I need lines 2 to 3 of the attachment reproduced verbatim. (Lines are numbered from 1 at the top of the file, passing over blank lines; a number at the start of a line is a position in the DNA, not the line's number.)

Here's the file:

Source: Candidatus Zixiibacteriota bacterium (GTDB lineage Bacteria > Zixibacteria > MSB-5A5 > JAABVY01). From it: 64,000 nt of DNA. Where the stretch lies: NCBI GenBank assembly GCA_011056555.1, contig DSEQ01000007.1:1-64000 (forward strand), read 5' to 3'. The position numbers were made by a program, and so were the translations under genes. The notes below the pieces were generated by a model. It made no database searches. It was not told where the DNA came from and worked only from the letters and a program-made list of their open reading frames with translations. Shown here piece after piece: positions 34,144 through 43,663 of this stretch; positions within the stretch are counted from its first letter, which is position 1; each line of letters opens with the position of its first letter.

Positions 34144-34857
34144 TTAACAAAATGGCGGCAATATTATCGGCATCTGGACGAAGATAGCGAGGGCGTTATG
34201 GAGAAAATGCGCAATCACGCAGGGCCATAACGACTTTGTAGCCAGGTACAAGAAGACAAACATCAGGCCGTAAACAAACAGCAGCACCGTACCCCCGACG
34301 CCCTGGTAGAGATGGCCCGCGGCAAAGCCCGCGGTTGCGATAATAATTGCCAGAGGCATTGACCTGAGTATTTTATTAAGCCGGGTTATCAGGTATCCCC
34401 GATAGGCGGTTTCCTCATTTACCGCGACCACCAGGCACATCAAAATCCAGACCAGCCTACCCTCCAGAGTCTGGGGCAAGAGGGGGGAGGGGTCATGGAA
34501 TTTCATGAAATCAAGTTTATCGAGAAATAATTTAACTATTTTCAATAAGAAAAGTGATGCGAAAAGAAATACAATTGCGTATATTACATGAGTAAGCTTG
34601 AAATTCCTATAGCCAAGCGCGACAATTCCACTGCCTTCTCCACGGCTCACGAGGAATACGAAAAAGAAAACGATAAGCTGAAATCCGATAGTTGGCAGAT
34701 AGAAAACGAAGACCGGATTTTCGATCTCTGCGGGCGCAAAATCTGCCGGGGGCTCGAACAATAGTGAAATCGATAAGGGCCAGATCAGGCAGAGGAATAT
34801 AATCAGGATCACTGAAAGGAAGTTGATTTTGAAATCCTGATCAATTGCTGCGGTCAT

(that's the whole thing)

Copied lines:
Positions 34144-34857
34144 TTAACAAAATGGCGGCAATATTATCGGCATCTGGACGAAGATAGCGAGGGCGTTATG